BWW Review: I LOVED LUCY, Arts Theatre
Lee Tannen's two-hander, I Loved Lucy, based on his memoir of his ten years with Lucille Ball as her confidant, backgammon buddy and friend, was one of my highlights of 2016 (here's some gushing praise). In 2017, the hit show gets a transfer to the Arts Theatre, a change in cast and a different look, but retains its most precious asset, the wonderful Sandra Dickinson as Lucy herself.
Re-visiting a near flawless production brings almost impossibly high expectations that one carries into the stalls and echoes of the old production (for good or ill) resonating in the new. Inevitably, there are gains and losses, but Anthony Biggs has now directed it three times and his sure hand updates and develops the show.
Not everything works better though. A strength of the tiny Jermyn Street Theatre was its intimacy - you could almost reach across and move the backgammon men yourself - but that's gone in the larger venue. Here we observe conversations rather than eavesdrop on them; here Matthew Scott (as Lee) announces the narrative to the audience rather than shares it conspiratorially. That can't be helped, but I felt the huge backdrop letters "L" "U" "C" Y" (too clunking a reference to the "H O L L Y W O O D" sign) did not help the tone of the play. One of the joys of Dickinson's performance is how Lucy's superstardom, nay, megastardom of the 50s, 60s and 70s oozes from her every pore, the charisma of the actor doing all the work required.
If they are the downsides, the upside is a more plaintive tone, the colours of Lucy and Lee's relationship deeper in hue. We still get the knockabout joshing between two friends who love (and need) each other, the pitch-perfect gossip from the Golden Age of Hollywood and Lucy's slapstick driving, but there's more pathos on second viewing. Lee appears more resentful of Lucy's entourage and Lucy herself more fearful not just of the ageing process stealing her glamour and her health, but of its conclusion. I saw much again of my relationship with my mother in her later years, but with a wistfulness that was largely absent on first viewing - and the play is a more rounded work as a result of this small shift in emphasis.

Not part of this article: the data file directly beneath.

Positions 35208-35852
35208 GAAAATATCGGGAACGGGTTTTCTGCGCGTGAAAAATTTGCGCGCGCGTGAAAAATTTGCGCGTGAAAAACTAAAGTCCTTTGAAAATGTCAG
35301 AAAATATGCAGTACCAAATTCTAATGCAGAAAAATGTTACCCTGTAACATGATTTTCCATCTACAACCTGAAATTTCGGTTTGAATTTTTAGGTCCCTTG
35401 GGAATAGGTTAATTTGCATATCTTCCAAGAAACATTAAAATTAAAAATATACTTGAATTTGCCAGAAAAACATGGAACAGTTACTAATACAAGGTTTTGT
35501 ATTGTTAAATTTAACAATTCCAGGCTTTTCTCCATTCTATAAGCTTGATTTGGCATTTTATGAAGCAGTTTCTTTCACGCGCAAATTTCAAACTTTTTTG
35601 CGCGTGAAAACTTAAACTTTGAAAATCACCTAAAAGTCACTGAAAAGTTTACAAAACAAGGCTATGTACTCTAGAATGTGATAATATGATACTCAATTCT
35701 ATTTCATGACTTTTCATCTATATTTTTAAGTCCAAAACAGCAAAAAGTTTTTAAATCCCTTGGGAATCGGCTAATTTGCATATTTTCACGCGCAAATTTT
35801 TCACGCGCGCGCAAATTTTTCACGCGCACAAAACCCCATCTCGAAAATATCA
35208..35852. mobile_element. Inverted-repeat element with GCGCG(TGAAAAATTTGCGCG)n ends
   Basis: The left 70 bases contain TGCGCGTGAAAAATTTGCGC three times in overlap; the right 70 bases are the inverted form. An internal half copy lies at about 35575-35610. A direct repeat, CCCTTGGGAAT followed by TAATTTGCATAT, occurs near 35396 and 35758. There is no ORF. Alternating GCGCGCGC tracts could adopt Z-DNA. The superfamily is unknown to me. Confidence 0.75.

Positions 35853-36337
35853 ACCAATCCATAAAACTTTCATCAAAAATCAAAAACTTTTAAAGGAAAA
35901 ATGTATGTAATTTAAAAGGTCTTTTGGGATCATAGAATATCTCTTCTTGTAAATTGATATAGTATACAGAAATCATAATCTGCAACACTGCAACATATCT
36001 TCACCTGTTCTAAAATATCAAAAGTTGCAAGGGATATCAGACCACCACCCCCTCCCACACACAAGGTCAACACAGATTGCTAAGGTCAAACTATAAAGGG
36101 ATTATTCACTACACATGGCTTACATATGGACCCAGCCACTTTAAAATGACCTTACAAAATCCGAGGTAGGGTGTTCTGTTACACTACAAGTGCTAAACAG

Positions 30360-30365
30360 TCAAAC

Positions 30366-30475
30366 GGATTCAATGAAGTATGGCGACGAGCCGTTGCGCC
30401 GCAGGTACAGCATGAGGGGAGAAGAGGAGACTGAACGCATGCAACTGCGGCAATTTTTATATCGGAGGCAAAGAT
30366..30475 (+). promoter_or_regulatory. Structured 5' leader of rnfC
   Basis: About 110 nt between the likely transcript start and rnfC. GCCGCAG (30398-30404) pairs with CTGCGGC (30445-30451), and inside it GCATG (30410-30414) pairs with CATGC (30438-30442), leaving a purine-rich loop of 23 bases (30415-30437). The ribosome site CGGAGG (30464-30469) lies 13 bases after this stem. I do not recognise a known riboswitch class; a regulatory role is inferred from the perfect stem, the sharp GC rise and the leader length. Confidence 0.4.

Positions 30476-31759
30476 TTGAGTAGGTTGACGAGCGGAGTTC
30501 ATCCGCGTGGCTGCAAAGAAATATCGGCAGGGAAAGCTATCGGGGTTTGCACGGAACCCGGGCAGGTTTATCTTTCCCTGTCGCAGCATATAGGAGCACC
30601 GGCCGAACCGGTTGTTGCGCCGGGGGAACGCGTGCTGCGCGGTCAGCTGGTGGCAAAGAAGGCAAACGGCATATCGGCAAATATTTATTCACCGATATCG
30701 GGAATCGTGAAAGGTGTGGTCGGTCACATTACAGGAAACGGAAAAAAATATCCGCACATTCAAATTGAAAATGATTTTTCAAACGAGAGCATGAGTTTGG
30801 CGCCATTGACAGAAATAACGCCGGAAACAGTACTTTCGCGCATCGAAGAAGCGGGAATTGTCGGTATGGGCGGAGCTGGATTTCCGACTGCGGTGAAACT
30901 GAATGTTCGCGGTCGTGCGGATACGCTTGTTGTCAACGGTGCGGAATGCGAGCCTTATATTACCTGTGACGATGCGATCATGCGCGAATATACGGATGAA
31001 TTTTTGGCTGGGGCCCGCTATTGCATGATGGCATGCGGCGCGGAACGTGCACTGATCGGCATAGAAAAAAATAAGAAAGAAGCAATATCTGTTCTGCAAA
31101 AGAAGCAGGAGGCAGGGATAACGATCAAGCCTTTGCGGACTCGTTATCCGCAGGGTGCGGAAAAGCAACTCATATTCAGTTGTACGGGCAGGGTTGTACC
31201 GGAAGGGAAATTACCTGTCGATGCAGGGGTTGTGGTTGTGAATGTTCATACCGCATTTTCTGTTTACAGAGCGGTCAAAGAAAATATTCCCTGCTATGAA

Broadway star, Scott, was not quite as vulnerable in performance as written - I expect he will relax into the role - but he's still a fine companion for us, immediately breaking the fourth wall and taking us into Lucy's hotel rooms and homes. A bit more Tannen and a bit less Scott will come through in time, I'm sure.
Dickinson, from first shuffle (to audible "ooohs" in the house, as people "recognised" Lucy ) and her unique, tobacco-inflected cackling owns the play from then until the end. Everything is just right - the look, the fragile confidence, the chutzpah and, more than ever, the gnawing anxiety about what time is doing to her in body and soul. When she rails against her own judgement in an ill-advised attempt to re-package I Love Lucy for the 1980s, you feel her pain, feel the affront to her pride, feel her missing ex-husband, the complete bastard, but brilliant business brain, Desi Arnez. Suddenly (well, almost suddenly) she's the last one standing and she doesn't know which way to turn. It's the fate of many much less famous than America's biggest TV star ever.
If the set isn't quite right and the venue unsympathetic, acting and script are still very much on message in a show that is, of course, about Lucille Ball and her unparalleled place in the history of 20th century entertainment. But it's also a show about how we should treat each other, the challenges of old age and the consolation of humour. One is not merely entertained - one is made wiser for the watching of it.
"Never cut a laugh, Lee" says Lucy - and that works as well in real life as is does in sitcom land.
Photo - Alessia Chinazzo